The numerous granite outcrops throughout Western Australia’s agricultural regions are a valuable source of water if the runoff can be captured or ‘harvested’.
Many of these granite outcrops, particularly eastward towards Kalgoorlie and beyond, have had low walls, typically 300-500mm high, erected on a selected contour of the outcrop that channels water flow into another channel or a culvert and ultimately into a reservoir or tank located lower down the rock. Many of these reservoirs were roofed to slow down evaporation.
The harvest walls that aggregate water from the rock and the channels that then direct the precious liquid into a tank or dam are invariably fine examples of stonemasonary.
Wave Rock (more correctly Hyden Rock) is probably the most famous rock to be harvested. Clever photographers avoid including the wall at the top of the wave in their photographs.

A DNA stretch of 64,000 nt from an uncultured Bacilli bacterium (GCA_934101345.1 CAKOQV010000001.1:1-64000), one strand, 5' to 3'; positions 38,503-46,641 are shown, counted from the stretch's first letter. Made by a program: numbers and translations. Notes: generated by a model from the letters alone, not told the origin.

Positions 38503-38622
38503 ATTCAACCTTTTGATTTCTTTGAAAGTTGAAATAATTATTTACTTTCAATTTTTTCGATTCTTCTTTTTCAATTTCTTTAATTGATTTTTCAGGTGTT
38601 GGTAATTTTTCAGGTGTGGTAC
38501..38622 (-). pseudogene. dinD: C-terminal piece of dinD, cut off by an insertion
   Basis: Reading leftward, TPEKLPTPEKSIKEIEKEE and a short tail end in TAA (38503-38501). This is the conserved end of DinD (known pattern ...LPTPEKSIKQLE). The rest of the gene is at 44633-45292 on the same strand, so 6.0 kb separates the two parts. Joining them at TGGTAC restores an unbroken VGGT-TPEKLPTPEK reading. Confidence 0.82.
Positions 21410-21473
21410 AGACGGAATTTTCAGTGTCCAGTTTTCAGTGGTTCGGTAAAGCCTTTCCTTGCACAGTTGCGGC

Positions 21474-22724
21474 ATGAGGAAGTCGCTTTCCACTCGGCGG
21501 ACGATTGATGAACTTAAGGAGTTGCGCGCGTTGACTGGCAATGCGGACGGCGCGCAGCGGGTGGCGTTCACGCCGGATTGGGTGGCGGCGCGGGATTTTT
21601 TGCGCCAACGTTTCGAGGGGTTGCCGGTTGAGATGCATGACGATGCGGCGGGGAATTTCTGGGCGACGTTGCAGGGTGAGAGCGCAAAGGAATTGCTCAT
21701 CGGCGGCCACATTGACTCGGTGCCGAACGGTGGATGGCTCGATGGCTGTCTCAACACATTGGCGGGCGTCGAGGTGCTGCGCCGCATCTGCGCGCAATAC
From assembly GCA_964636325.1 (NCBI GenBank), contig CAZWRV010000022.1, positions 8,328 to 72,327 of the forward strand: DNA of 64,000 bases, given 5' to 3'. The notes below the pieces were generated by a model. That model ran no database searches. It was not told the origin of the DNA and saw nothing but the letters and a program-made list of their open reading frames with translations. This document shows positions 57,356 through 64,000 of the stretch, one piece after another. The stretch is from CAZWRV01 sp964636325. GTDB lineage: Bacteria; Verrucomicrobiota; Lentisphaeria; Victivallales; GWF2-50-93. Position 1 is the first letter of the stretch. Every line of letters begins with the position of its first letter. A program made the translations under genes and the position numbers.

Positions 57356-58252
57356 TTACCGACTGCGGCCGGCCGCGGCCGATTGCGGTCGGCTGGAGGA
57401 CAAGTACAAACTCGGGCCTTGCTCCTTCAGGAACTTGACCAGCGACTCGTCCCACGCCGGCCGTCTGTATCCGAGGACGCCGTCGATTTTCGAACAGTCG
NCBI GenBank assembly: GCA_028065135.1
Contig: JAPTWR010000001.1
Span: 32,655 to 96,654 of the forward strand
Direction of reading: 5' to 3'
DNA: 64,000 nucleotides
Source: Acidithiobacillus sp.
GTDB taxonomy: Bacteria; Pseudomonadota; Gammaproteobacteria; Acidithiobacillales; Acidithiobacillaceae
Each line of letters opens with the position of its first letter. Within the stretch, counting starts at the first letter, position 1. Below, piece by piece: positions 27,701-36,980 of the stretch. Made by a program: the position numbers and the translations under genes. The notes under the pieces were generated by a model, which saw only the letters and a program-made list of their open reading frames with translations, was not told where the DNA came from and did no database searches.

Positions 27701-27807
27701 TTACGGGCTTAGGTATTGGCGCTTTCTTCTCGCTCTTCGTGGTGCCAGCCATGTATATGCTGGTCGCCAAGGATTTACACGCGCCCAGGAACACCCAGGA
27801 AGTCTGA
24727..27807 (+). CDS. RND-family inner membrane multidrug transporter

Water harvesting and collection in tanks was often for community water supplies but the most common use was for the boilers on steam trains.
The amount of water harvested from a granite outcrop depends on the size, steepness and shape of the rock. Estimates of runoff at, for example, Karalee Rock are that a 25mm/hour downfall would have a runoff of 6200L per acre.
© Kim Epton 2019
236 words, one photograph.
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